Thursday, 14 September 2017

Innovate like George Costanza: Do the opposite

In the NBC sitcom Seinfeld, there is an episode called the "The Opposite”. In this episode, George Costanza, who is a self-loathing, lazy, underachiever, moans to his friends Jerry Seinfeld and Elaine Benes, that every decision that he has ever made has been wrong. His life is the exact opposite of what it should be. Jerry then tells George that if every instinct he has is wrong, then the opposite would have to be right. George then resolves to start doing the complete opposite of what he would do normally, and to his surprise and delight things start to go exceedingly well for him.

George’s decision to do the “opposite”, is similar to the Flip-Flop approach for envisioning and achieving innovation goals. Instead of just focusing on what might be the best or ideal process, product or service, invert this and ask yourself what be the worst process, product or service. Now reverse or flip-flop these terrible attributes so as to envision a great solution. Not only does this method help you brainstorm the attributes of ideal innovations, it can sometimes help to reveal that your existing processes, products and services, may be too much like the normal George Costanza.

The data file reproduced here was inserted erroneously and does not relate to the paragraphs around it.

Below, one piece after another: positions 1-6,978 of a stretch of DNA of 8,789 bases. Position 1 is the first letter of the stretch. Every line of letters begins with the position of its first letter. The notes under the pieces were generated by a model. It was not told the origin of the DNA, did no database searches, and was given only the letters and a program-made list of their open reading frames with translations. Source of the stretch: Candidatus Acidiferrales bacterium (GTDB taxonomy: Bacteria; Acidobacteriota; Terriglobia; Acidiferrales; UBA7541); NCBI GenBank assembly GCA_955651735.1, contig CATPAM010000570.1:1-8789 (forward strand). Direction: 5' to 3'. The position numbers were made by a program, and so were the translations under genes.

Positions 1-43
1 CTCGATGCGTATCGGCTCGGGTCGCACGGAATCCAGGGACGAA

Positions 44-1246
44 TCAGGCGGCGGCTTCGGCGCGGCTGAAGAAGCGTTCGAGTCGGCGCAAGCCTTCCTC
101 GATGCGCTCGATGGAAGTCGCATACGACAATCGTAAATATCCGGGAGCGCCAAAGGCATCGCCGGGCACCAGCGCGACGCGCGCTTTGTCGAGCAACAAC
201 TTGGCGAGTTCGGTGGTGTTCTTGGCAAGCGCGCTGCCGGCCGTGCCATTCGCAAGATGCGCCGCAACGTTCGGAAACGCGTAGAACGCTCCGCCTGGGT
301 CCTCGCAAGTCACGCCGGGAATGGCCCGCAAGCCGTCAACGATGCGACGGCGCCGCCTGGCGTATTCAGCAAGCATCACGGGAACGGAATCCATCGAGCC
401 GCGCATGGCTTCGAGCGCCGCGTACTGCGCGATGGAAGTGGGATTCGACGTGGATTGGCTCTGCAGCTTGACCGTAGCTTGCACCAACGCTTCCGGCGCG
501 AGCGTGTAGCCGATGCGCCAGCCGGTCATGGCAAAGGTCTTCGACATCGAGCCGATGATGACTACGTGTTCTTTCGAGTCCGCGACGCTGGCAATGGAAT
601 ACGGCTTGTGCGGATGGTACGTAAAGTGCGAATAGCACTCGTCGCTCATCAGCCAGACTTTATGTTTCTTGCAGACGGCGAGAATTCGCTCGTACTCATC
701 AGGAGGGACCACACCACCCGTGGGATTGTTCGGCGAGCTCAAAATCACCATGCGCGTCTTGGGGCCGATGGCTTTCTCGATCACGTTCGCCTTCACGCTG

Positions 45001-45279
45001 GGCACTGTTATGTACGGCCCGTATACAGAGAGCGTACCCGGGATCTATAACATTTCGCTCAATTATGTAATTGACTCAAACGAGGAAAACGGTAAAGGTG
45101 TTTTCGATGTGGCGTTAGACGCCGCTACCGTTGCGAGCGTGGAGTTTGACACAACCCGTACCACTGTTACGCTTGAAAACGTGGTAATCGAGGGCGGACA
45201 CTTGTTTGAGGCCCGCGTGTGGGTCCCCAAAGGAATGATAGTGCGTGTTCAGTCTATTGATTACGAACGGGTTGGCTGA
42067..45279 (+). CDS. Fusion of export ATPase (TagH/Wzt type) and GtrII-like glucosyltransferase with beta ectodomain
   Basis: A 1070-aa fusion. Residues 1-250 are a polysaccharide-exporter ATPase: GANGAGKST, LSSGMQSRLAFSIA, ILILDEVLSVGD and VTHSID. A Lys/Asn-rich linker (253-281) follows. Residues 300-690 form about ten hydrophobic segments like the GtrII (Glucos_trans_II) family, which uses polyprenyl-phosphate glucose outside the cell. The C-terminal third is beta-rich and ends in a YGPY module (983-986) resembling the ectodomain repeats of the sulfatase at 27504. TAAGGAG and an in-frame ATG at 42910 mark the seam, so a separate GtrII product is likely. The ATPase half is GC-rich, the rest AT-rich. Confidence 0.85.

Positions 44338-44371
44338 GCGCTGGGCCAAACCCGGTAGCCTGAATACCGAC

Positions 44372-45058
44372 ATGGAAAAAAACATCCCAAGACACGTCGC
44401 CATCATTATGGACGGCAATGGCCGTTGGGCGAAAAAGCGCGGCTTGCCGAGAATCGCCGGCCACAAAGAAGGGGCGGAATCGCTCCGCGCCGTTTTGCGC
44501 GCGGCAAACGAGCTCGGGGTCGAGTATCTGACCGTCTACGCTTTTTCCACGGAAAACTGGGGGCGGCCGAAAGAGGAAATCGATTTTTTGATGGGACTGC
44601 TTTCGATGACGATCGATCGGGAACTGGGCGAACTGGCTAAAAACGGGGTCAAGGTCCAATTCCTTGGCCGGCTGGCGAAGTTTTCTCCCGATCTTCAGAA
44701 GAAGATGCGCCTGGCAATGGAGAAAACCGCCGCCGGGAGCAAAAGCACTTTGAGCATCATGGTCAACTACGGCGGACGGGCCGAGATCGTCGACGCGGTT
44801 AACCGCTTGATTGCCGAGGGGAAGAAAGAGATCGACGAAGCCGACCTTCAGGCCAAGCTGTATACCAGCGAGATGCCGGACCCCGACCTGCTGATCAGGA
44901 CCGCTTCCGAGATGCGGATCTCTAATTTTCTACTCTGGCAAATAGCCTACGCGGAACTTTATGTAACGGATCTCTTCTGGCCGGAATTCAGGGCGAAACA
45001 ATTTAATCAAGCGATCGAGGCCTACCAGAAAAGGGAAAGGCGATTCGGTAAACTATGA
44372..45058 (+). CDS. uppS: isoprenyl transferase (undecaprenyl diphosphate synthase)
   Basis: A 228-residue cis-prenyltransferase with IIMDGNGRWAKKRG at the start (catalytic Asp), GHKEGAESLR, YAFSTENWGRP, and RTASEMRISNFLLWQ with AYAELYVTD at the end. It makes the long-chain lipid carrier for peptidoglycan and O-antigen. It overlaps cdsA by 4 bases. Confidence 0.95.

In terms of applying to the Flip-Flop approach to organizational processes and practices, consider the example below:

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